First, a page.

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Just something!

Updated: Jun 28, 2019

Something I'm sure we've all said to our kids to get them to eat the meal that was put in front of them. Getting kids to eat their food can be tough. Some days they absolutely love the wonderful meal that you planned and prepared while other days they look at it in absolute disgust.

Eating nutritious meals can be a daily struggle. Many of us (including me) have even conceded to the demands of our children and fed them what they wanted despite their meal having no colour, no meat and certainly no vegetables. And let’s all be honest, this is OK once in a while. But if you want to raise resilient kids that thrive in today’s fast-paced world then we need to push ourselves as parents to drive our kids past their comforts of pasta and rice. It is our job to expose them to the delicious, nutritious, and locally-available foods that we have access to.

But let's be totally honest. Getting kids to eat bright, colourful, nutritious foods isn’t going to be easy, nothing ever is when it comes to kids. But I can tell you from experience, with consistency and openness to trying new things you can get your kids to eat the food you have prepared. They may even like it. :)

Here are a few tips that I use in my home that make meal time a bit more manageable (most of the time)

Be an example - Kids look to parents for guidance and are watching our every move. By setting a consistent example of eating healthy foods we are showing our kids that eating healthy is a part of our everyday routines just like brushing our teeth, and taking a bath.

Start early in setting their taste buds up for success - Try eating a variety of vegetables, meats and grains. Kids’ taste buds develop as they grow and by exposing kids to a variety of flavours and textures early on gives them the opportunity to develop their taste buds early which then expands their palate as they grow. And remember just because you don’t have a taste for a certain food doesn’t mean your child will inherit that same distaste!

Add something new to their plates once a week - When trying a new food it takes time to adjust and decide whether they like it or not. The rule in my house is they have to at least try it before they judge. They don’t have to eat the entire portion, they just have to try it. Next time you serve that food again (whether they liked it or not) try cooking it differently by steaming it instead of boiling it or baking it instead of eating it raw. You could even add a bit of sauce or butter to the dish to entice them to try it again.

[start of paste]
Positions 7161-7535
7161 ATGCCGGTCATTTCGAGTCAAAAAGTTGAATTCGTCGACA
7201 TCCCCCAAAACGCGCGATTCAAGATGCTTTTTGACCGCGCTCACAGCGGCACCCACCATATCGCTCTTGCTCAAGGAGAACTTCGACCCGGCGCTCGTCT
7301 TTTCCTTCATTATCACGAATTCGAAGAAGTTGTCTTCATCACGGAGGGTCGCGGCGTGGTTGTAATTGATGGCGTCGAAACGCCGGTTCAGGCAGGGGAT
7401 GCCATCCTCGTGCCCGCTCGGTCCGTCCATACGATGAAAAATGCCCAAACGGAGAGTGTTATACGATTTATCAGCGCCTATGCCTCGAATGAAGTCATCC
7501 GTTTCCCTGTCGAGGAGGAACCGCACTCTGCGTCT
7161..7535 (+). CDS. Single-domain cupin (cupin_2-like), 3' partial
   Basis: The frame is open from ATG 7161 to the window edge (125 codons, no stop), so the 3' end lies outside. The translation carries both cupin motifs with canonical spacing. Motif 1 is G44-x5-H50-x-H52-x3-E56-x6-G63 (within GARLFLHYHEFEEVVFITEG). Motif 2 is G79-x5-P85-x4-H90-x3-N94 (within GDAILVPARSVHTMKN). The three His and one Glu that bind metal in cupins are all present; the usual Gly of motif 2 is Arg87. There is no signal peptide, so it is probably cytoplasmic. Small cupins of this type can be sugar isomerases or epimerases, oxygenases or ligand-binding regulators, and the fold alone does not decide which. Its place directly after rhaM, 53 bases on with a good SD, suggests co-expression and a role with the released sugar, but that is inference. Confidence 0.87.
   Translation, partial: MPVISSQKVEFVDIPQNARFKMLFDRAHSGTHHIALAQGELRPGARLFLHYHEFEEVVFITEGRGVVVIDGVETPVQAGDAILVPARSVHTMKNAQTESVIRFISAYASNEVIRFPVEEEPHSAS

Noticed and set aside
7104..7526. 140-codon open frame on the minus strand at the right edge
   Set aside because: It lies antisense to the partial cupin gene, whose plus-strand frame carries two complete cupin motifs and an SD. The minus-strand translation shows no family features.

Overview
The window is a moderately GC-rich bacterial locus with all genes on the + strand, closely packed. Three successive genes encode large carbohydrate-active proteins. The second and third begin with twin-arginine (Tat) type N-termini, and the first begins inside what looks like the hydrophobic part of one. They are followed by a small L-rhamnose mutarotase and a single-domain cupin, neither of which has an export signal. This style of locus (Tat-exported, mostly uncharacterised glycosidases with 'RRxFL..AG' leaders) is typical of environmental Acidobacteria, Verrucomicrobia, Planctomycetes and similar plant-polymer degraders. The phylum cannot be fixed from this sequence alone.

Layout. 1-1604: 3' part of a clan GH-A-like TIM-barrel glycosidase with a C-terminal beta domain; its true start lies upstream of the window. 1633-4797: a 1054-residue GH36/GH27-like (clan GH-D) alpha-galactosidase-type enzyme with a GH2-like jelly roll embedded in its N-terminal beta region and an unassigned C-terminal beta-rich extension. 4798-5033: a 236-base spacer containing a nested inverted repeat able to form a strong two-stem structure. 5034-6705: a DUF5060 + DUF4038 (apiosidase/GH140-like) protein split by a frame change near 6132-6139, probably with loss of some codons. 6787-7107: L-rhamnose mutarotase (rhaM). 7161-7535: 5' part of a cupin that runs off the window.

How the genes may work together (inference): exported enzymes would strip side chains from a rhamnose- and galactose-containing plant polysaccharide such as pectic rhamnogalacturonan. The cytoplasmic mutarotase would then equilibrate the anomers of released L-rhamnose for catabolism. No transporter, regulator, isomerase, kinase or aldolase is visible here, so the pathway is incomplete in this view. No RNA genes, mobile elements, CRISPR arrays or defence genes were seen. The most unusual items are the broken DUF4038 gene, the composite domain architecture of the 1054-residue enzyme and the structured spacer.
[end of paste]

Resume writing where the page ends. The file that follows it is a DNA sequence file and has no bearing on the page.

Get them involved in dinner time activities - Kids love to be involved and help out but often times they are told not to because we are often pressed for time. I get it, been there done that. Although it may seem daunting in the moment, this is your opportunity to say yes, and get them involved. Have them cut or wash the vegetables or have them prepare the condiments that accompany the vegetables. Involving kids in dinner prep gives them a sense of pride and a new motivation to eat those veggies they prepared or served to the family.

Don’t use bribery and dessert as a motivation - Offering dessert as a reward for eating vegetables tells kids that vegetables must be bad because the dessert is the reward so in order for them to get the good stuff they have to eat the bad stuff first. Using dessert as motivation to eat dinner is sending mixed messages to kids at a time when they are easily impressionable. Dessert as a reward also overrides children's natural ability to signal when they are full. Having dessert be the motivator to eat encourages kids to finish their plates even though they may be full so they get to the dessert that was promised. Overriding the bodies signals of feeling full leads to overeating and poor food habits something we don't want to encourage at such a young age.

Give them a say - Once a week they get to decide what the family eats for dinner. Rule here: the meal has to have a vegetable and a protein source. By giving kids some control over what they are eating may just give them the motivation they need to try something new when it was something they planned for and not something that was decided for them.

I hope these tips are helpful at your next meal but if after a couple of months of trying they still aren’t eating what is put in front of them, maybe it is more than giving them a bit of control? Maybe there is more going on that they aren't able to communicate? Perhaps they aren't digesting optimally and eating certain foods causes them pain or discomfort. Maybe they just aren't hungry which could possibly mean they aren't producing the hormone that increases metabolism. This is where I come in. I am here to help you navigate your picky eater and ensure that everyone around the table is eating the delicious meal that you have prepared for them. Click

here to book a consult for you and your child.

Much love,


This is my little guy enjoying healthy banana muffins that he helped make :)


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